It’s entirely possible the first ever “mocktail” in Australia was the pub classic: Lemon, Lime and Bitters. And for many years, it was probably the only mocktail. But increasingly, restaurants and bars are taking non-alcoholic drinks seriously, devoting entire sections to them on their menus. For non- drinkers, this means not having to ask bar staff to make them something off the menu, or settle for juice or the above-mentioned trusty standby. It’s hardly a trend – all bars depend on their alcohol-drinking patrons – but there has been a subtle shift. And it’s resulted in some considered, creative drinks for teetotallers, or those who for whatever reason, just need a break from the booze.
Magic Mountain Saloon in the CBD has a non-alcoholic drinks list as interesting as any cocktail list (although admittedly, it’s shorter). There are non-alcoholic beers and Fentimans soft drinks, but it’s the mocktails that stand out. As a venue with a 24-hour licence it’s necessary (The Trendy Slacks – chrysanthemum syrup, lemon juice, coconut water – is great with breakfast). But bar manager Andre de Villiers says it’s not just the daytime patrons ordering mocktails; his staff is making these at all times of day and night and into the wee hours. Some people like to have a pause between drinks so they can stay out longer. Others want to party but might be doing Dry July, Feb Fast, are the designated driver or abstain from alcohol because they are straight-edge, taking medication or are pregnant. “The reason it’s there is to include everyone. It tastes a lot better than post-mix,” he says.
A mocktail needs to take into account the same elements of balance as a cocktail; blending sweet, sour, bitter and salty tastes. Alcohol is an excellent solvent, driving flavour and providing body. As well as giving drinkers a buzz and a certain flavour, it’s a blending tool.
Water, the base for juices and soda, is a weaker solvent than alcohol is, so doesn’t hold a syrup or shrub’s flavour as effectively. That’s the challenge facing bar staff when trying to make a killer-tasting mocktail.
Tokyo Tina and Saigon Sally also have non- alcoholic drinks on the menu. That’s where Michael Forbes, the beverage manager at both restaurants, says drinking vinegars – also called shrubs – play an important role. “Drinking vinegars started in the 1700s. It’s vinegar, sugar and water. The vinegar holds the flavour and promotes the acidity. You can get really interesting flavours, which we then dilute with soda,” he says, pointing to a rhubarb and strawberry shrub mixed with soda and coriander as an example.
The Union Electric Bar in the CBD doesn’t have a non-alcoholic drinks section on its menu, but bar manager Huw Griffiths acknowledges that part of his role is to accommodate those who are on the wagon. “We’re just trying to be a bit nicer about it,” he says. At Union Electric, fresh fruit is turned into shrubs, which according to Griffiths are awesome with soda or with apple juice. “We often mix a berry or a stone fruit shrub with fresh apple juice and cucumber. We garnish it with some edible flowers and often cucumber leaf or a pineapple leaf. We like the big pops of flavour, rather than the spices and the aromatics.”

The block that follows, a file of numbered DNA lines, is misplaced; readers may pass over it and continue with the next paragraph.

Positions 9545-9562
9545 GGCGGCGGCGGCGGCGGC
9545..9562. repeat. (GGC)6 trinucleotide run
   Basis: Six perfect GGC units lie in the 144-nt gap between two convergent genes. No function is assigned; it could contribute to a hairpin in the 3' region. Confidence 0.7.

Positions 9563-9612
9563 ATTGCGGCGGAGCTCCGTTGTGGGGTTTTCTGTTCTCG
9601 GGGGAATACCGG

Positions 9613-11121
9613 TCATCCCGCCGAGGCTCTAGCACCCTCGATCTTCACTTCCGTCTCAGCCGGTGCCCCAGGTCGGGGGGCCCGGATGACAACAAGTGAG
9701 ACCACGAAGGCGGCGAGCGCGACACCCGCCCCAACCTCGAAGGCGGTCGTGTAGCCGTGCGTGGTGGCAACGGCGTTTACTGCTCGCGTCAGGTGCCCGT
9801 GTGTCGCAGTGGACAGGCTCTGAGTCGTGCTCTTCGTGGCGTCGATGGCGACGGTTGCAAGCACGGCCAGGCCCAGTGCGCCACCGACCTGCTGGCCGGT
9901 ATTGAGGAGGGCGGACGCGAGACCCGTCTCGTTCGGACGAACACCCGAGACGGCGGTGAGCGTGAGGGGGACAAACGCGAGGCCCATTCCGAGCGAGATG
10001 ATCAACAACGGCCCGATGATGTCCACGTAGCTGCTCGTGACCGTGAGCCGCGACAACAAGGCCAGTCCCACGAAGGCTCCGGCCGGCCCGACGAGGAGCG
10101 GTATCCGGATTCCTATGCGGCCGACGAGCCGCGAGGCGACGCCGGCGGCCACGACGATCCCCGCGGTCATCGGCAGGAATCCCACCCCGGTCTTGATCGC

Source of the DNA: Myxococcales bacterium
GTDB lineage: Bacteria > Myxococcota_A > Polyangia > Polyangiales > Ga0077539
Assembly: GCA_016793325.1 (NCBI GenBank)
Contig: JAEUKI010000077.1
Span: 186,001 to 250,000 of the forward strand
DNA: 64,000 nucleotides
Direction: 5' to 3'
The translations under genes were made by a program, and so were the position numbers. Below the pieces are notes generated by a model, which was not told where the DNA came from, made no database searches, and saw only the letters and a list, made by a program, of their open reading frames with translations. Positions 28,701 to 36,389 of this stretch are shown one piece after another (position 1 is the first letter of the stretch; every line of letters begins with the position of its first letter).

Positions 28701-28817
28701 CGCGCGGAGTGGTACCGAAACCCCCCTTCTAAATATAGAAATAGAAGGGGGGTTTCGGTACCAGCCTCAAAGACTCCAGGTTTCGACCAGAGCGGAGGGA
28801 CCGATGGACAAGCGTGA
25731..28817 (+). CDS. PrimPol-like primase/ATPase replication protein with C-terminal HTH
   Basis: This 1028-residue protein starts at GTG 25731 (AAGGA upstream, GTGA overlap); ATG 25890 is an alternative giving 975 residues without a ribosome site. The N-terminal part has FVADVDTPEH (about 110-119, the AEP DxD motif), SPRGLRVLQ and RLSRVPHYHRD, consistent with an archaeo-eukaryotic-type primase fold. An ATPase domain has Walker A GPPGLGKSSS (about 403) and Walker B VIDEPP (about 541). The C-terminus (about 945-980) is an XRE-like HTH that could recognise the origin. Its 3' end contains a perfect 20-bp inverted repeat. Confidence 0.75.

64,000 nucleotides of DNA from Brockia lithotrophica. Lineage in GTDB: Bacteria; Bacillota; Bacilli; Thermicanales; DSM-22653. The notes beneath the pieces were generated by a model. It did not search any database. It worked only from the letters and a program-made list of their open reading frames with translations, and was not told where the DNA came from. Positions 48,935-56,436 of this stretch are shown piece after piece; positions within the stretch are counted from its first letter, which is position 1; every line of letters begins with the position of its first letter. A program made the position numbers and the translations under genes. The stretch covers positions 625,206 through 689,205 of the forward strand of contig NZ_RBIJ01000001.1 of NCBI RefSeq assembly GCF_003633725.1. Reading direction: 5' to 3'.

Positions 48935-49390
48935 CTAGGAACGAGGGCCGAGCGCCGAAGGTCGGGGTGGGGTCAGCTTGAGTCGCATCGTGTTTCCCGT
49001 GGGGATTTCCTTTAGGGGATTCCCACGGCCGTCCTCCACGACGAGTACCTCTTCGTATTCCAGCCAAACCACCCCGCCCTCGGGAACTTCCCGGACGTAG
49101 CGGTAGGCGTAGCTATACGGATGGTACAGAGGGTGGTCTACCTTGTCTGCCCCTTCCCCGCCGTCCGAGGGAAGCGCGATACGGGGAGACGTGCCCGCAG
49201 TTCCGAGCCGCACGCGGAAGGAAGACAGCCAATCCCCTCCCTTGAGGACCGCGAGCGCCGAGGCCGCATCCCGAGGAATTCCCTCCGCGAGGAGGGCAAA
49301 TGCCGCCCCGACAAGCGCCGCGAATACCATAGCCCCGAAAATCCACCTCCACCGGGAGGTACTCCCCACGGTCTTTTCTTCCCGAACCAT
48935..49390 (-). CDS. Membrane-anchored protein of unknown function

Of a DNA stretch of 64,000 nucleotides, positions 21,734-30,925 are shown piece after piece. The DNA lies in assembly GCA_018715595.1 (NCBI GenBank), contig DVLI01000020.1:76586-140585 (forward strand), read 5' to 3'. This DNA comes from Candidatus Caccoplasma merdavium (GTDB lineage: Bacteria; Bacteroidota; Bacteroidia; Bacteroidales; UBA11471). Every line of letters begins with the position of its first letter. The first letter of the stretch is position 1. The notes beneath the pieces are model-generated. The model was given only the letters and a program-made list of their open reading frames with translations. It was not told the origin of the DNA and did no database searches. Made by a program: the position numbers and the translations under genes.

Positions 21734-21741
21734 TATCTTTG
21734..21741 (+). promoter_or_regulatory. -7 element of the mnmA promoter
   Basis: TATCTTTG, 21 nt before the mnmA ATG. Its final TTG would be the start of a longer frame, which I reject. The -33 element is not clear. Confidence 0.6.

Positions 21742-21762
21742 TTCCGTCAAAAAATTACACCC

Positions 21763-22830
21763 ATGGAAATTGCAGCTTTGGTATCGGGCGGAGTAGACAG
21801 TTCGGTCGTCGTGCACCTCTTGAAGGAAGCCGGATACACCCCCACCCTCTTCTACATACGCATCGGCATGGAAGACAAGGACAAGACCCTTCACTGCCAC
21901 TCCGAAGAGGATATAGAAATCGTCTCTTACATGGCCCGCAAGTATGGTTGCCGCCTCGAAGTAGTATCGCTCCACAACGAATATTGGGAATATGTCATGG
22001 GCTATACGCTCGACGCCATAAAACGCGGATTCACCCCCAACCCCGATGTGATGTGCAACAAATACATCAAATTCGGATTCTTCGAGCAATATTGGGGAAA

The Virgin Botanica at Union Electric is apple juice, pineapple syrup and cucumber with a flower garnish. It’s the virgin version of its Kum Den Botanica, which uses West Winds Gin. It’s not on the menu, but definitely available.
Andre de Villiers says the Tom Thumb at Magic Mountain (pistachio syrup, plum puree, lemon juice and soda) is close to a gin fizz – just minus the gin.
There is also the Cuban Cream, “Which is like a non-alcoholic mojito,” de Villiers says. It uses fresh mint, fresh lime and vanilla syrup by Six Barrel Soda Co.
At Saigon Sally and Tokyo Tina, Michael Forbes uses Taiwanese drinking vinegars in flavours such as mulberry, plum, longum and red date. They can be mixed with soda and herbs. He also has shrubs in flavours such as tamarind, which gets mixed with ginger, lime, agave and soda.
But what do you order when the bar isn’t stocked with fancy ingredients? Andre de Villiers recommends thinking about these elements: “Something sweet, like a cordial or a juice, and then there’s the carbonation factor. That lengthens the base. Soda is dry and bubbly. So if you use something sweet and dry – that’s a nice combination. The same with bitter. Bitters is everywhere. So you could have a soda and lime with bitters.”
“A lot of bars tend to pull out the muddling stick and crush strawberries, which is lovely with mint,” says Huw Griffiths. “But that’s almost at the Lemon, Lime and Bitters stage now.”
All agree that the average sticky-carpet pub isn’t really the place to expect a fancy mocktail. That’s where the old favourite comes in. “Lemon, Lime and Bitters is still my favourite thing. You can order it anywhere and you’re getting a depth of flavour – you’ve got the spice, a sour element, sweetness, fizz and it’s refreshing,” says Forbes.
This article first appeared in Broadsheet's 2015 winter print issue, available for free now at shops, cafes, bars, restaurants and galleries across Melbourne.